And that’s the point: If a leader’s success is going to rise or fall on the basis of the “vision thing,” shouldn’t they make sure that it is their vision and not the product of “group-think?” Vision is the responsibility and domain of the leader; it cannot be the product of a committee.

Despite this, there are still many in the business world who believe that a vision – cloaked under what is called a “mission statement” – should emerge from the ideas of a group. Business consultants are famous for setting up a series of “planning sessions” that discuss, dissect and debate what the “vision” should be. I was serving on the board of directors for a company when the chairman of the board decided that it was the purview and responsibility of the board to develop a “corporate vision” for the CEO. The results of these efforts always end up with a long complicated, convoluted and superficial “vision” for the company. One that is rarely understood and soon forgotten.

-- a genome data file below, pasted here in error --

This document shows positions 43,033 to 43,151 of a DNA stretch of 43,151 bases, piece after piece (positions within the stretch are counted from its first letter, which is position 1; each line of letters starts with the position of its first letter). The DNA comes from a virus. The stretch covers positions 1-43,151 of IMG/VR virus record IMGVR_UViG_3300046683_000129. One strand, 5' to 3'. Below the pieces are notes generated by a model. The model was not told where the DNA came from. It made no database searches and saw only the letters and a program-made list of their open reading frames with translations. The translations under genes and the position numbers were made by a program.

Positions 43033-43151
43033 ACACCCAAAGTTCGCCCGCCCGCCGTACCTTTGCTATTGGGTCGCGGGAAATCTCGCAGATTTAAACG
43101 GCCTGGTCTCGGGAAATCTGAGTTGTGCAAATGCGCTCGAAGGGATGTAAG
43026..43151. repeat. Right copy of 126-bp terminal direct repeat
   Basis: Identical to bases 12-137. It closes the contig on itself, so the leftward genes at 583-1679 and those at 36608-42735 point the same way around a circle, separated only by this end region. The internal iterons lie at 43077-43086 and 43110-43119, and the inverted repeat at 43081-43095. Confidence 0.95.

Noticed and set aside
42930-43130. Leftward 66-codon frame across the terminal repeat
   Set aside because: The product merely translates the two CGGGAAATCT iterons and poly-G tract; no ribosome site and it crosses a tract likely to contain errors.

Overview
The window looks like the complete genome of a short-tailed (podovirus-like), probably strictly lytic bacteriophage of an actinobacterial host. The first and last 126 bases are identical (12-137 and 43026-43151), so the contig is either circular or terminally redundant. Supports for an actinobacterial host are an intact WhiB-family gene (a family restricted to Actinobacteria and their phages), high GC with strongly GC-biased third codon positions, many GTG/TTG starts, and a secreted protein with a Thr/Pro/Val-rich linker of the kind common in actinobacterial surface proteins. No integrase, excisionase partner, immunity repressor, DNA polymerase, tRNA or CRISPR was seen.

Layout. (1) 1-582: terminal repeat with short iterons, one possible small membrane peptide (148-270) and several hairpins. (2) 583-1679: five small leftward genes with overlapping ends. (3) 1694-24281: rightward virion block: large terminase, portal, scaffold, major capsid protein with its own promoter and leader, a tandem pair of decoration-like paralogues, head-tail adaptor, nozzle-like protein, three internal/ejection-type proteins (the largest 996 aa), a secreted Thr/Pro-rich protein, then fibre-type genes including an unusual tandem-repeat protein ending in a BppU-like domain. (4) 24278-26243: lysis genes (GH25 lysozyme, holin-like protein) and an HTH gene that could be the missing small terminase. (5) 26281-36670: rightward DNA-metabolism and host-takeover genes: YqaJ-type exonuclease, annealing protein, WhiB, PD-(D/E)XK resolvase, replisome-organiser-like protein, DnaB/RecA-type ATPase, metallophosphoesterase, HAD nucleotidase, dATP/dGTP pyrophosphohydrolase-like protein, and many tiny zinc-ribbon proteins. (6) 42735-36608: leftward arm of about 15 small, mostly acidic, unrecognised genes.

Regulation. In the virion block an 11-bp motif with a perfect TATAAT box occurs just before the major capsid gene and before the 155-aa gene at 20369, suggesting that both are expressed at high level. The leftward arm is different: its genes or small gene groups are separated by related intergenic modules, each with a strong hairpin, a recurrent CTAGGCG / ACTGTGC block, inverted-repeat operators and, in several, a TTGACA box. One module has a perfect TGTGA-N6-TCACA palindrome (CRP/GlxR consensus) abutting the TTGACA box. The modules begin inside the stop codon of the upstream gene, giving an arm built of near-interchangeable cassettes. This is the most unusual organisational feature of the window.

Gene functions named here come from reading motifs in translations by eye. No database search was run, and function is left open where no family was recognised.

The Work of an Artist

Ask yourself this: How many great works of art are the product of a committee? What many fail to understand is that in essence the successful leader is an artist. They paint the picture – a vision – of what the future will be under their leadership and then they hang that picture in front of their followers so they can see, understand and be constantly reminded of what their efforts are building toward.

The truth is that the vision of a leader comes more from their heart and soul, than from the brain. A vision is something they are passionate about; something they believe in down to their core. True leaders don’t lead because they want something, but because they want to do something. It is this passion that inspires the individuality of their vision. A leader’s vision can be created for a group, but it can’t be created by a group.